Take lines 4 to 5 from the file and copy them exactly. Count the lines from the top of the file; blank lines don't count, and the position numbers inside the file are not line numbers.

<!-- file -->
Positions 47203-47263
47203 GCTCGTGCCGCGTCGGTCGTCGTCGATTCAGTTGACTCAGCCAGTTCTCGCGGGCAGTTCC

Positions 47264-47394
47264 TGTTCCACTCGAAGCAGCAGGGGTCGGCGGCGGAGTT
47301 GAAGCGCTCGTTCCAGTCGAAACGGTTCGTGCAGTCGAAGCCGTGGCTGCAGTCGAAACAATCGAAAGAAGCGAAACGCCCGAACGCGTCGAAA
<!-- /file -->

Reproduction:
47264 TGTTCCACTCGAAGCAGCAGGGGTCGGCGGCGGAGTT
47301 GAAGCGCTCGTTCCAGTCGAAACGGTTCGTGCAGTCGAAGCCGTGGCTGCAGTCGAAACAATCGAAAGAAGCGAAACGCCCGAACGCGTCGAAA